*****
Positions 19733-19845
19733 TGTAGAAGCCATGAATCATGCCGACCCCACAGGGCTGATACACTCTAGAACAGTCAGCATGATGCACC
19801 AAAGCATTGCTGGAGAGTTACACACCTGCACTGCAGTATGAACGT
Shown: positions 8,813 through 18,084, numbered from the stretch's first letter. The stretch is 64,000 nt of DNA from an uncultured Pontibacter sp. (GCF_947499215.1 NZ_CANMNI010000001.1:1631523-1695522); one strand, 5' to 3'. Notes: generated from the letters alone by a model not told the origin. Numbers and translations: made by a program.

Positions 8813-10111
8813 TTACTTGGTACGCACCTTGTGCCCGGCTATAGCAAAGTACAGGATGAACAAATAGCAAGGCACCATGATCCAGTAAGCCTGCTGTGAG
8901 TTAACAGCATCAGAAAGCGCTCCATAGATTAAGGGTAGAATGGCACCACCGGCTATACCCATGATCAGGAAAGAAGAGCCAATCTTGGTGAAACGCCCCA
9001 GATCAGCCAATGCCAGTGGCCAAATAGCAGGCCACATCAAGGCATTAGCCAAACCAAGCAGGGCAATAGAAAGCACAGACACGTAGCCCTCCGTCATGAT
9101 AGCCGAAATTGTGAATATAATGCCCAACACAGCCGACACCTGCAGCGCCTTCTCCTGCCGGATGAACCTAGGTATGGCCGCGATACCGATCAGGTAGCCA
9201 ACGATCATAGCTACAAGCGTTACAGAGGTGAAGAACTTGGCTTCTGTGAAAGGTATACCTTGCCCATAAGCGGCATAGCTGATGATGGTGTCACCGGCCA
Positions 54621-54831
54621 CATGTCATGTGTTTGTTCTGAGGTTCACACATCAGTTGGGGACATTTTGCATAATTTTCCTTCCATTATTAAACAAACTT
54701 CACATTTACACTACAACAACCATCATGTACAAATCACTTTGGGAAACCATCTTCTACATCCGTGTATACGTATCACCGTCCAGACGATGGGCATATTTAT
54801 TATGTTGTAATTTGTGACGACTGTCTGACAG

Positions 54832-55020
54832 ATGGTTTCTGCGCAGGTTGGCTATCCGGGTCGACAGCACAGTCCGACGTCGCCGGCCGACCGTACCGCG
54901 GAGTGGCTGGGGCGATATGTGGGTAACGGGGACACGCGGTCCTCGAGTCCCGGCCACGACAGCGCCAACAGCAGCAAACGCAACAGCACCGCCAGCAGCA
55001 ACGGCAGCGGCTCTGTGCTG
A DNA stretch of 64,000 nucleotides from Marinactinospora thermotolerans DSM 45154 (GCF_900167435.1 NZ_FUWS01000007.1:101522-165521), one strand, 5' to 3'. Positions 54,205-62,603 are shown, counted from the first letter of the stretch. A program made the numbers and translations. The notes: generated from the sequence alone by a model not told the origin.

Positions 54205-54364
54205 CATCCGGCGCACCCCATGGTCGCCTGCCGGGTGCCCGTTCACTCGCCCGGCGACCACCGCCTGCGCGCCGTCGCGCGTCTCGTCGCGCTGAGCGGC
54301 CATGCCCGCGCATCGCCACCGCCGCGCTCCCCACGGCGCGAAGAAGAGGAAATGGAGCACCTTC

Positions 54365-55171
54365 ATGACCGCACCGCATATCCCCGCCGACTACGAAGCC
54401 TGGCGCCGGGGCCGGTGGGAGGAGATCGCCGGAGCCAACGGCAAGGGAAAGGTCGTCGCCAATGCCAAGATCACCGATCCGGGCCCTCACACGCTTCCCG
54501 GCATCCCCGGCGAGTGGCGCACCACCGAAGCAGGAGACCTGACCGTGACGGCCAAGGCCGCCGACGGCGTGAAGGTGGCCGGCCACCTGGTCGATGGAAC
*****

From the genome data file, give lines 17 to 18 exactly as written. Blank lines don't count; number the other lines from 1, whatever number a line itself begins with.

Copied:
54901 GAGTGGCTGGGGCGATATGTGGGTAACGGGGACACGCGGTCCTCGAGTCCCGGCCACGACAGCGCCAACAGCAGCAAACGCAACAGCACCGCCAGCAGCA
55001 ACGGCAGCGGCTCTGTGCTG